Articular fractures of the distal radius

C. P. Melone

Research output: Contribution to journalArticlepeer-review

256 Scopus citations


Fractures of the distal radius are frequently articular injuries resulting in disruption of both the radiocarpal and distal radioulnar joints. The articular fracture comprises four basic components: (1) radial shift; (2) radial styloid; (3) dorsal medial fragment; and (4) palmar medial fragment. The medial fragments and their strong ligamentous attachments with the proximal carpals and ulnar styloid have been termed the medial complex, and its displacement is the basis for a useful classification into four fracture types. Type I fractures are undisplaced, or they are stable after closed reduction with preservation of the joint surfaces. Type II fractures are comminuted and unstable, with displacement of the medial complex as a unit, and are best managed with continuous skeletal traction. Type III spike fractures demonstrate displacement of the medial complex as a unit as well as displacement of an additional fragment from the comminuted radial shaft. The spike fragment characteristically causes injury to an adjacent nerve or tendon and requires excision or replacement along with repair of the soft tissue at the time of skeletal fixation. Type IV split fractures require open reduction and internal fixation for an accurate repair of the disrupted distal radial articular surfaces. The unstable articular fractures are frequently associated with serious concomitant nerve, tendon, or skeletal injury, which may be recognized and often repaired at the time of fracture treatment. These injuries are usually the result of violent trauma, and contrary to common opinion, they do not characteristically occur among the elderly. Optimal management of distal radial fractures requires early recognition and repair of articular disruption and may associate soft tissue or skeletal injury. Precise reduction of the medial complex consistently restores biarticular congruity and generally results in a superior recovery of wrist function.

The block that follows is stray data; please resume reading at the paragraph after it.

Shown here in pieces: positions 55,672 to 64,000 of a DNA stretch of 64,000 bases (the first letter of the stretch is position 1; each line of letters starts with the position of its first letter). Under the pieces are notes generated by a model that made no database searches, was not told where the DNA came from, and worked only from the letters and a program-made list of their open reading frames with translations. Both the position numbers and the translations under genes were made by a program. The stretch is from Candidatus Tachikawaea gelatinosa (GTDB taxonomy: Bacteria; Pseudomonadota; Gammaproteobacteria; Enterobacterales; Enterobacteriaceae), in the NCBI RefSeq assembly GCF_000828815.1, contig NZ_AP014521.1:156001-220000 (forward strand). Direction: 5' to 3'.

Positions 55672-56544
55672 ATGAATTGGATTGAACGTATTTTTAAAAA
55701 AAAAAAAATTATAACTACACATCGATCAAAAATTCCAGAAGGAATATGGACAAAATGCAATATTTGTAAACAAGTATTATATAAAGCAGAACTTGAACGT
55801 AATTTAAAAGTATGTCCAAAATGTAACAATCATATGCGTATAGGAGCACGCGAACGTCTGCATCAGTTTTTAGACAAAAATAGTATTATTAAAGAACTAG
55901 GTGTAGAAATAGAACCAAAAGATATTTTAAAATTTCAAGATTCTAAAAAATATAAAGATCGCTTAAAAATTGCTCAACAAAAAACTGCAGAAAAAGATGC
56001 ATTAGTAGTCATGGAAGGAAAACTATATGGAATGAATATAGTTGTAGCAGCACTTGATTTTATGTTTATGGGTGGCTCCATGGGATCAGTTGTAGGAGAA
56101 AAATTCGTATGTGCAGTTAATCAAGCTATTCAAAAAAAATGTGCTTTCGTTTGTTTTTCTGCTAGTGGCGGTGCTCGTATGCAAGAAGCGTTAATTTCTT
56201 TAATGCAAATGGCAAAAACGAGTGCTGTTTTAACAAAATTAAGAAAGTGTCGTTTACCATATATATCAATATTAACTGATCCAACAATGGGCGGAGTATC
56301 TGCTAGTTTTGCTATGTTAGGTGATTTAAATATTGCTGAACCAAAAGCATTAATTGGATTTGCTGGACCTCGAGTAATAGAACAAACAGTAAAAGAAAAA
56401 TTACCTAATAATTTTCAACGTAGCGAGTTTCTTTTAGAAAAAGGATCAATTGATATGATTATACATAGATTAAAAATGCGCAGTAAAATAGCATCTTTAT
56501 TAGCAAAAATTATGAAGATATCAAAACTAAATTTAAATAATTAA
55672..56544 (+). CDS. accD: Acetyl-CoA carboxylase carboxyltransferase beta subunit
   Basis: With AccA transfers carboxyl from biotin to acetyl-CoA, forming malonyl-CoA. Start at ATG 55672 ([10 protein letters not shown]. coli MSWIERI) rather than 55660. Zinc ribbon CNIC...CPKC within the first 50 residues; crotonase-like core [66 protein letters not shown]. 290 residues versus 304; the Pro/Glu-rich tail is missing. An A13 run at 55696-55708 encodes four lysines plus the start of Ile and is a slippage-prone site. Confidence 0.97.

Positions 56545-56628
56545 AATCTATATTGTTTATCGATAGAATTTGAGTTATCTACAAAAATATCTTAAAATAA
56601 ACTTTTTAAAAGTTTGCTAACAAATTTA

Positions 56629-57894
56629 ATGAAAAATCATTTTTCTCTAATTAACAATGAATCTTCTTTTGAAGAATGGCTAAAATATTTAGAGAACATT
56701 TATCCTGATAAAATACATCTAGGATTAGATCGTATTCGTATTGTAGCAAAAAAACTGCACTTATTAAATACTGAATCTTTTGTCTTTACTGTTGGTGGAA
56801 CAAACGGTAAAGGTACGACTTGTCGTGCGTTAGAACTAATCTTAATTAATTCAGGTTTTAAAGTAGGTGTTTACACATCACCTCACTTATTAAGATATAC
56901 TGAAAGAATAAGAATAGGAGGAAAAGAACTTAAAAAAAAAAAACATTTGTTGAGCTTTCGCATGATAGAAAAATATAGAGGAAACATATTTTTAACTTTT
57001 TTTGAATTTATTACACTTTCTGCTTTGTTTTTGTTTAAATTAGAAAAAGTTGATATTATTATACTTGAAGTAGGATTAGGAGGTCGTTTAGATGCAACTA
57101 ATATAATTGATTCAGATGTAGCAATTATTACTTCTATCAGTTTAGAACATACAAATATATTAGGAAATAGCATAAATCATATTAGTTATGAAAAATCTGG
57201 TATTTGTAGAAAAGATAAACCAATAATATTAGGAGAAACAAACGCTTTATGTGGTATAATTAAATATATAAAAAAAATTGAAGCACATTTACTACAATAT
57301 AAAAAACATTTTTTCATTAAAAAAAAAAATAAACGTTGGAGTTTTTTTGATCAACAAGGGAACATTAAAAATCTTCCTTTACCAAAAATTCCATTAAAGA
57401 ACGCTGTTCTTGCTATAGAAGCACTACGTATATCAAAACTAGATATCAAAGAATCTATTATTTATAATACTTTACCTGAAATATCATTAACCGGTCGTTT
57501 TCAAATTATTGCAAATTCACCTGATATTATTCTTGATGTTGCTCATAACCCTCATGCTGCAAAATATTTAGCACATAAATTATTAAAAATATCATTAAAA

Original languageEnglish
Pages (from-to)217-236
Number of pages20
JournalOrthopedic Clinics of North America
Issue number2
StatePublished - 1984
Externally publishedYes


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